School librarians play an important role in young people's civic development. Sarah Levin, a school librarian at School librarians play an important role in young people's civic development. Sarah Levin, a school librarian at Urban School San Francisco in San Francisco, CA, folded the Ten Questions framework into her service-learning curriculum, which focuses on critical civic litercy.
At Urban School, Ms. Levin helped 11th-graders conduct service-learning research, a project that began with Identity and Ethnic Studies in 9th grade. Using the Ten Questions, students articulated their own values and applied them to their civic research.
Ms. Levin invited students to think about the core issues that mattered to their lives in terms of Question #1: Why does it matter to me? The chosen included gun control in San Francisco, the National Endowment for the Arts, military spending, Dutch Islamophobia, healthcare for seniors, and homelessness.
Then, in Question #3: How do I make it about more than myself?, she encouraged her students to understand their issue more holistically, by having them consider oppposing viewpoints or find think tanks or publications with viewpoints different from their own. In Question 4: Where do we start? she introduced her students to research and media consumption as the first step of activism. As to #6 and #7: How do we get wisdom from crowds? and How do we handle the downside of crowds?, her students learned to talk about confirmation bias as media consumers.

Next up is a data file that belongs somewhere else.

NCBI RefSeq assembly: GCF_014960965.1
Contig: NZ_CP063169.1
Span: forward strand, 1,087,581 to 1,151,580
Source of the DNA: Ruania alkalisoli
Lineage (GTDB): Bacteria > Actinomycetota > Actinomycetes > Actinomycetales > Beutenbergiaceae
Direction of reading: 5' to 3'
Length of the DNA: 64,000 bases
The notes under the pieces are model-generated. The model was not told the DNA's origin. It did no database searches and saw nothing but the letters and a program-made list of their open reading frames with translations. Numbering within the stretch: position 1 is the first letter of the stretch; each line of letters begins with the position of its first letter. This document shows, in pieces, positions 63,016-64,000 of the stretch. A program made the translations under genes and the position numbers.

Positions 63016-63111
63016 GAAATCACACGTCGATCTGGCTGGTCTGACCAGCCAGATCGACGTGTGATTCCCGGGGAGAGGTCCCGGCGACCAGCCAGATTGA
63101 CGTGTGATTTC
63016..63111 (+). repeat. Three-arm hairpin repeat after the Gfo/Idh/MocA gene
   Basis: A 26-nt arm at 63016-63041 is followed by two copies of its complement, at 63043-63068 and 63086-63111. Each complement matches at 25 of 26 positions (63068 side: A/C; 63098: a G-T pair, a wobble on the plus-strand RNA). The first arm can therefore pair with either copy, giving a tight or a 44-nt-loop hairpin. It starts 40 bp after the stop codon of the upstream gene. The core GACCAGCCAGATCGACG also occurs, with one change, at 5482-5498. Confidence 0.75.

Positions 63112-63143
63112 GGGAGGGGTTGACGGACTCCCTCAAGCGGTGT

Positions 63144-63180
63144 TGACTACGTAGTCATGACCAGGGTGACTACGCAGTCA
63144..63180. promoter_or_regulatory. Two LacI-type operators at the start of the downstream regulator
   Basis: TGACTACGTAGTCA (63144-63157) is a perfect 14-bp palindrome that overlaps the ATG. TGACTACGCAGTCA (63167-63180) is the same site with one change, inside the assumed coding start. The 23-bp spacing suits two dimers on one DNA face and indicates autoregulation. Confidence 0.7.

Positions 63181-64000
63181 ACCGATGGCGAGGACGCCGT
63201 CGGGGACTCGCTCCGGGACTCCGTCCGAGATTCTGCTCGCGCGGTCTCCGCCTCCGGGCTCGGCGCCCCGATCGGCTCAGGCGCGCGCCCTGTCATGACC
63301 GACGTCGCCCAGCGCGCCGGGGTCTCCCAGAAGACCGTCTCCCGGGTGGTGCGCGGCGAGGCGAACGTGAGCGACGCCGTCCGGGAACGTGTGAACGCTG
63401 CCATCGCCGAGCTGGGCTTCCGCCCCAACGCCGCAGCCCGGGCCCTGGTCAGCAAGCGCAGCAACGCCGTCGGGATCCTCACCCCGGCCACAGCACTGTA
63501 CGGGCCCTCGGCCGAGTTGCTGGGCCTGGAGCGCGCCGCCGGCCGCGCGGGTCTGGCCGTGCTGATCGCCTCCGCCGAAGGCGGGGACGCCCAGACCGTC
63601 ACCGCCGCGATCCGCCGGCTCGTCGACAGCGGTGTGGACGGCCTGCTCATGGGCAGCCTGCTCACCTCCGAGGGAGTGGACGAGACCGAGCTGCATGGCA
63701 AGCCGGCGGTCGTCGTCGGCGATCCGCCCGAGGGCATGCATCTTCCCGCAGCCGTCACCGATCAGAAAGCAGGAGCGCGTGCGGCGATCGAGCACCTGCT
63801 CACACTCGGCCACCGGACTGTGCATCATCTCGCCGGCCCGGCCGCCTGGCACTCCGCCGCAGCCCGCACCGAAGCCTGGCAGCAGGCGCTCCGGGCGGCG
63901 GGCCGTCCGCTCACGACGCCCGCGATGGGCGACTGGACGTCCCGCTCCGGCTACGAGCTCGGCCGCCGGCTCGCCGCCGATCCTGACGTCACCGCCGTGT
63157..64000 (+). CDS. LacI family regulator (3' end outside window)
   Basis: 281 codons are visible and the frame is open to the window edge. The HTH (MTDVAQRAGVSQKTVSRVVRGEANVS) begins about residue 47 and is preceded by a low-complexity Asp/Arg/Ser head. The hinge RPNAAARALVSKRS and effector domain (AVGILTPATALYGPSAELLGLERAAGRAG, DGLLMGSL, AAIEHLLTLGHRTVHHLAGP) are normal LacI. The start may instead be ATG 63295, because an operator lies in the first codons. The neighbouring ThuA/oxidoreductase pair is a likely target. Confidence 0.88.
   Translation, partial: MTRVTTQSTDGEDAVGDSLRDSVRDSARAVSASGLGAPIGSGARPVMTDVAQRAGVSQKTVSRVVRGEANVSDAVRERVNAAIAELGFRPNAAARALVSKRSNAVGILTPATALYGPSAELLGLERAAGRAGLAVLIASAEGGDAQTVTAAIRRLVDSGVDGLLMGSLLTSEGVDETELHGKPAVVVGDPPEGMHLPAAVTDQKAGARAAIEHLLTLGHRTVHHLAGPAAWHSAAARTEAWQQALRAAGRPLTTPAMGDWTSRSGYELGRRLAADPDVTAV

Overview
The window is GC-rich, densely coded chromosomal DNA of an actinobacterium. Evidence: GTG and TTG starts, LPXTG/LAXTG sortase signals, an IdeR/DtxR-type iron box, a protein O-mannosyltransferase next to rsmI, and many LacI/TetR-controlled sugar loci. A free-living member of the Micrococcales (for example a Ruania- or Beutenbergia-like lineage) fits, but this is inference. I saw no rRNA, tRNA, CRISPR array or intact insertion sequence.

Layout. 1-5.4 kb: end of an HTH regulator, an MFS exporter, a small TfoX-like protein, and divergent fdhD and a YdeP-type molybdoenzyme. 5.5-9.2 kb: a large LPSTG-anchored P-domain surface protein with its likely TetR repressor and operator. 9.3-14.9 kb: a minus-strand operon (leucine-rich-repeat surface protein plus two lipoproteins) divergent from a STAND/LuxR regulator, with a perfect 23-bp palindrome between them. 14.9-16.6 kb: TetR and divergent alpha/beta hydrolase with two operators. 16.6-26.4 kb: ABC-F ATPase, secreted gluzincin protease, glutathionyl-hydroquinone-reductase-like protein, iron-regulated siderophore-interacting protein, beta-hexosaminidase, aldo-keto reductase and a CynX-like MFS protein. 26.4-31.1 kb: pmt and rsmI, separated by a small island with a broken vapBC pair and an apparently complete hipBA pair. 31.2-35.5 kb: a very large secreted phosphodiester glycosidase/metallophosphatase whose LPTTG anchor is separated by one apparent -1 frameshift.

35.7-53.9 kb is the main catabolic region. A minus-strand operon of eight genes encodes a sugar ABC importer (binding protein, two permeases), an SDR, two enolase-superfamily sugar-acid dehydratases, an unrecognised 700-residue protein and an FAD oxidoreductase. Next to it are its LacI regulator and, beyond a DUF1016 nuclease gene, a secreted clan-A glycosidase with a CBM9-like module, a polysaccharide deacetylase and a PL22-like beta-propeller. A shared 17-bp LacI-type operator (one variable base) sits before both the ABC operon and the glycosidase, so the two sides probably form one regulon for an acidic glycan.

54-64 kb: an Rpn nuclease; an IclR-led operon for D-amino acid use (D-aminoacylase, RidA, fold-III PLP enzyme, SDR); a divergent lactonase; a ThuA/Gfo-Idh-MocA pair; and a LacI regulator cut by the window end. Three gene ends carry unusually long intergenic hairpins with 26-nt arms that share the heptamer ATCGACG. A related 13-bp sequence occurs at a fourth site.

For the research part of the service-learning curriculum, Ms. Levin selected four or five questions from the Framework. For the action part, which would constitute a senior project, she planned to integrate all Ten Questions, so that students could produce concrete action plans such as fundrasing, a protest or march, a performance, etc. She also thought that the Ten Questions Framework would work well in other classes in her school, including a senior independent study course, art courses like graphic design, video production, and art as a daily practice, extracurricular opportunities like Community Outreach Club and White Privilege Awareness Club, and history courses.
To support a student research and action project, Ms. Levin provided a resource page about the Ten Questions Framework on her school library website: Service Learning Research – Action (see image).
* The original post is "Service Learning Research and Action, School Library."